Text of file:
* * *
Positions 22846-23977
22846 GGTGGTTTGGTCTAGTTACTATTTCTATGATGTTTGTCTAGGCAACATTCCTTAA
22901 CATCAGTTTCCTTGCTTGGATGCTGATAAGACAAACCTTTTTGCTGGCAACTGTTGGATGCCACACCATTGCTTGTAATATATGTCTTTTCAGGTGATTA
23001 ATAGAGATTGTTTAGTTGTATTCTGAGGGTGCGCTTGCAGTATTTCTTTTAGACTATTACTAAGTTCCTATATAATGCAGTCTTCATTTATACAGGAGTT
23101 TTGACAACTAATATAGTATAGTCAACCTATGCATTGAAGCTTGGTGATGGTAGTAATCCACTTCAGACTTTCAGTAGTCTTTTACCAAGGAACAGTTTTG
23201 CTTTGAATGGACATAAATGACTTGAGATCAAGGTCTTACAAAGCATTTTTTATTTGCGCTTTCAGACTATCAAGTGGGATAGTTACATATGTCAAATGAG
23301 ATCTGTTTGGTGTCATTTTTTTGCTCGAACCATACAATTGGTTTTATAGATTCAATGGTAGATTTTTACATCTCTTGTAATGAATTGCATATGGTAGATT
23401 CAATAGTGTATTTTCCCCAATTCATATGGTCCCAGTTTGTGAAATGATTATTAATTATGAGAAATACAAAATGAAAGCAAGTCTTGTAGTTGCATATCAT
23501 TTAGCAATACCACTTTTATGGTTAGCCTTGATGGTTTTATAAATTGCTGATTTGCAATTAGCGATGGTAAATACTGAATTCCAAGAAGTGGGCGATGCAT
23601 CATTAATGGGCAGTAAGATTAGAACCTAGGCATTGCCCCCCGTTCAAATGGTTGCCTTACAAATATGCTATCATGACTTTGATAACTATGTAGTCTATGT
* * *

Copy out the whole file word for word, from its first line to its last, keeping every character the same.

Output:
Positions 22846-23977
22846 GGTGGTTTGGTCTAGTTACTATTTCTATGATGTTTGTCTAGGCAACATTCCTTAA
22901 CATCAGTTTCCTTGCTTGGATGCTGATAAGACAAACCTTTTTGCTGGCAACTGTTGGATGCCACACCATTGCTTGTAATATATGTCTTTTCAGGTGATTA
23001 ATAGAGATTGTTTAGTTGTATTCTGAGGGTGCGCTTGCAGTATTTCTTTTAGACTATTACTAAGTTCCTATATAATGCAGTCTTCATTTATACAGGAGTT
23101 TTGACAACTAATATAGTATAGTCAACCTATGCATTGAAGCTTGGTGATGGTAGTAATCCACTTCAGACTTTCAGTAGTCTTTTACCAAGGAACAGTTTTG
23201 CTTTGAATGGACATAAATGACTTGAGATCAAGGTCTTACAAAGCATTTTTTATTTGCGCTTTCAGACTATCAAGTGGGATAGTTACATATGTCAAATGAG
23301 ATCTGTTTGGTGTCATTTTTTTGCTCGAACCATACAATTGGTTTTATAGATTCAATGGTAGATTTTTACATCTCTTGTAATGAATTGCATATGGTAGATT
23401 CAATAGTGTATTTTCCCCAATTCATATGGTCCCAGTTTGTGAAATGATTATTAATTATGAGAAATACAAAATGAAAGCAAGTCTTGTAGTTGCATATCAT
23501 TTAGCAATACCACTTTTATGGTTAGCCTTGATGGTTTTATAAATTGCTGATTTGCAATTAGCGATGGTAAATACTGAATTCCAAGAAGTGGGCGATGCAT
23601 CATTAATGGGCAGTAAGATTAGAACCTAGGCATTGCCCCCCGTTCAAATGGTTGCCTTACAAATATGCTATCATGACTTTGATAACTATGTAGTCTATGT